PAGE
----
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Letter To The Editor: Gratitude For Our School Board And Superintendent

on November 28, 2017 - 10:28am
By JESS CULLINAN
Los Alamos

I write in deep gratitude for the service of the members of our Los Alamos School Board and our Superintendent Dr. Kurt Steinhaus.

I also write in dismay that these exemplary public servants find themselves under attack by a campaign of deliberate misinformation and weaponized ignorance by those who would rather stir up ideological fervor than allow them to do their jobs effectively.

There is little we can do to shield our children from exposure to poisonous attitudes that claim that one’s immigration status is a measure of one’s character, and the increasingly negative tone of the national conversation. This toxic atmosphere can only be alleviated by clear guidance and leadership by example from the highest levels of authority. As a parent, I am grateful to the school board and the superintendent for choosing to confront the issue head on.

At its Oct. 10 meeting, the school board unanimously passed a resolution to voice support for a vulnerable segment of our student population, spell out existing law, and direct the superintendent to ensure that district policies and practices are in accordance. There was overwhelmingly positive support for this action in the room that night, with half a dozen parents and teachers speaking in favor before the vote.

Also at that meeting, the board and superintendent began a process of writing clear, common-sense policy regarding how the schools will respond when confronted with immigration and customs officials, instructing staff and teachers as to what the existing law is and the procedures by which they will follow it. It ensures they will know how to respond if the situation arises, and gives us as parents, and as a community, solid answers to the “What if?” questions inevitably asked by our kids.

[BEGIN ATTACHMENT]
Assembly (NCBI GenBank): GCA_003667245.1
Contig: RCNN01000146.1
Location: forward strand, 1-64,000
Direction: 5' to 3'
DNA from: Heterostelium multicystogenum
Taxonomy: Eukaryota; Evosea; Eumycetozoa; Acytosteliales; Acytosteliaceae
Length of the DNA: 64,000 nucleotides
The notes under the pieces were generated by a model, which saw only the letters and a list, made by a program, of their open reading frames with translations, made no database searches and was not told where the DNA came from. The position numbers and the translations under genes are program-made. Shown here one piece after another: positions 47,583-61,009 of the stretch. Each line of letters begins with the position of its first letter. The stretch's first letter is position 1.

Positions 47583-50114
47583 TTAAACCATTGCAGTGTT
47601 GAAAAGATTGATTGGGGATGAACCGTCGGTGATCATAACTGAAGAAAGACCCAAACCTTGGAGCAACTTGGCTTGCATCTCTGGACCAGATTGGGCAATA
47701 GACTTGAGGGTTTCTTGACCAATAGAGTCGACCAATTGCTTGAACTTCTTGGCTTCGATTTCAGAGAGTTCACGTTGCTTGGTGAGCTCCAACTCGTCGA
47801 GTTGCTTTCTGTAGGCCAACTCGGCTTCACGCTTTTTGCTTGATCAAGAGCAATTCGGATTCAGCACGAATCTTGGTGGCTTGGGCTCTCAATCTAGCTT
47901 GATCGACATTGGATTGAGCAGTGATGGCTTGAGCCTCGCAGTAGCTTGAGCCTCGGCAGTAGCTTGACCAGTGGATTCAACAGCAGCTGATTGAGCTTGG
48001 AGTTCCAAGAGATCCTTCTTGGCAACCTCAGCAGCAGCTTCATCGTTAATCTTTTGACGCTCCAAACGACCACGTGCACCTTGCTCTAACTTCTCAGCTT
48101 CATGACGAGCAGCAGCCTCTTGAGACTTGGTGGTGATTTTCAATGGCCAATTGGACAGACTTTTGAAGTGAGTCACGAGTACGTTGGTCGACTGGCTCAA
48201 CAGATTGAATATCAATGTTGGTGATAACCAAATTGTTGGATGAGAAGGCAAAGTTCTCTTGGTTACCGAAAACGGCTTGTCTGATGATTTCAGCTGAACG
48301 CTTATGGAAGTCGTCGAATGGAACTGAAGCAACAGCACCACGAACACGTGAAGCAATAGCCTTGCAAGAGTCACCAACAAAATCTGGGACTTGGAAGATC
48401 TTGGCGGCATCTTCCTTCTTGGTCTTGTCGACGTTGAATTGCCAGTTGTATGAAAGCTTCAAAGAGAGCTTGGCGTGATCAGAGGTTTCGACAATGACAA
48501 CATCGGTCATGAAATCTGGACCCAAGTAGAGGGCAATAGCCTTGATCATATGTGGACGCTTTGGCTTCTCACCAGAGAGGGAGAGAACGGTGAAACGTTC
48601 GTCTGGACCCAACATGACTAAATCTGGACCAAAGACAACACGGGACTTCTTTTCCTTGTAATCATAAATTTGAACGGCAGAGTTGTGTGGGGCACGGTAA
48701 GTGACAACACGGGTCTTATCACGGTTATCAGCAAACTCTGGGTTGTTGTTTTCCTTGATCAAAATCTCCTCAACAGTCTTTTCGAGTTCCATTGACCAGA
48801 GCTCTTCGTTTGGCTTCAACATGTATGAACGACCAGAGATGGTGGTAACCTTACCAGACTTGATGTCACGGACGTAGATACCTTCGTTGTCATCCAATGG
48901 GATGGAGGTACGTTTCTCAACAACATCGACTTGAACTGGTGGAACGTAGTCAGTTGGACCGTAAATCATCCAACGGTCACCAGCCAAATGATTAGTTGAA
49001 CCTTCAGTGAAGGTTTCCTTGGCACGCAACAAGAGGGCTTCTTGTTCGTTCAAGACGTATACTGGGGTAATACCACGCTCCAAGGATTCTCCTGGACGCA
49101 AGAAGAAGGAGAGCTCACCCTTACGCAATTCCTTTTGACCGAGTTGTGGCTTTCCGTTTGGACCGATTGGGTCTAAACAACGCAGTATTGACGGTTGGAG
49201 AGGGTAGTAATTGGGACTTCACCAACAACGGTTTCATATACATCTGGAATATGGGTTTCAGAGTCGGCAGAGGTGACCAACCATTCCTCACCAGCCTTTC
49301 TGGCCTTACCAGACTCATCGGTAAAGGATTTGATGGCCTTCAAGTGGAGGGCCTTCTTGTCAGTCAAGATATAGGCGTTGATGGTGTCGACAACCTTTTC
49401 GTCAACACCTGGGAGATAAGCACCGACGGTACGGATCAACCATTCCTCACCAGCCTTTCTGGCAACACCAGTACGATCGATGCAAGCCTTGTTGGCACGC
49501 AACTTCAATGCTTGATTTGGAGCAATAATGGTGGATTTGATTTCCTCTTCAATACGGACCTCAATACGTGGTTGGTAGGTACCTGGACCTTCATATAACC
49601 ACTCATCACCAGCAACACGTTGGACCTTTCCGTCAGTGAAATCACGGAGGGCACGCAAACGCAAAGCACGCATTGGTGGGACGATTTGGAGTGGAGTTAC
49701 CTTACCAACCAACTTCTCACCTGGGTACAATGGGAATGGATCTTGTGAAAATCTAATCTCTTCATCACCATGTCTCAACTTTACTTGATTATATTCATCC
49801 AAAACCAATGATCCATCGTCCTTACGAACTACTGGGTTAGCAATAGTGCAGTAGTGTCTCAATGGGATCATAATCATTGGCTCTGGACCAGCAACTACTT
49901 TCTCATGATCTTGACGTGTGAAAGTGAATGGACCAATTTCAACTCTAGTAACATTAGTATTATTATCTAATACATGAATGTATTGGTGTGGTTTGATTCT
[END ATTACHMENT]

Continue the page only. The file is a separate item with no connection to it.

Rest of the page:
At the first reading of this policy, during the Oct. 26 work session of the board, almost a dozen individuals spoke in favor, telling stories of racially-fraught incidents in classrooms and the alleviation of anxiety that comes from addressing the issue with facts instead of uninformed opinions.

Those vocal few who have spoken or written against the already-passed school board resolution and the subsequent development of common-sense policy seek to sow chaos and sabotage the efforts of our school board and superintendent to protect our vulnerable students. They resort to stirring up fears of lost funding if our school district dares to make any statement on the issue of immigration, rhetoric which has no basis in fact. This ideological campaign demonstrates even more clearly how essential it is to have comprehensive policies and procedures in place, to combat the preponderance of misinformation surrounding immigration enforcement.

Just this week, in his ruling issuing a permanent injunction against the Executive Branch’s attempts to deny funding to “Sanctuary Cities” and calling the Executive Order in question “unconstitutional on its face,” District Judge William H. Orrick wrote, “Federal funding that bears no meaningful relationship to immigration enforcement cannot be threatened merely because a jurisdiction chooses an immigration enforcement strategy of which the President disapproves.”

Please join me in continuing to express deep gratitude to our school board, superintendent, and the staff who support them, as they work tirelessly to provide the best possible learning environment for every student in our community.

For those who are not familiar with the specifics of federal immigration policy as it pertains to public schools, here are the basic facts:

  • Public schools are required, by law, to provide every student with a public education, with no consideration of immigration status;
  • Public schools are prohibited, by law, from asking for or collecting information about the immigration status of students or their families; and
  • Public schools are designated, by ICE regulation, as “sensitive locations,” where enforcement activities are not permitted outside of exigent circumstances.

For more information, look up the ruling of the Supreme Court in Plyler v. Doe, 1982.


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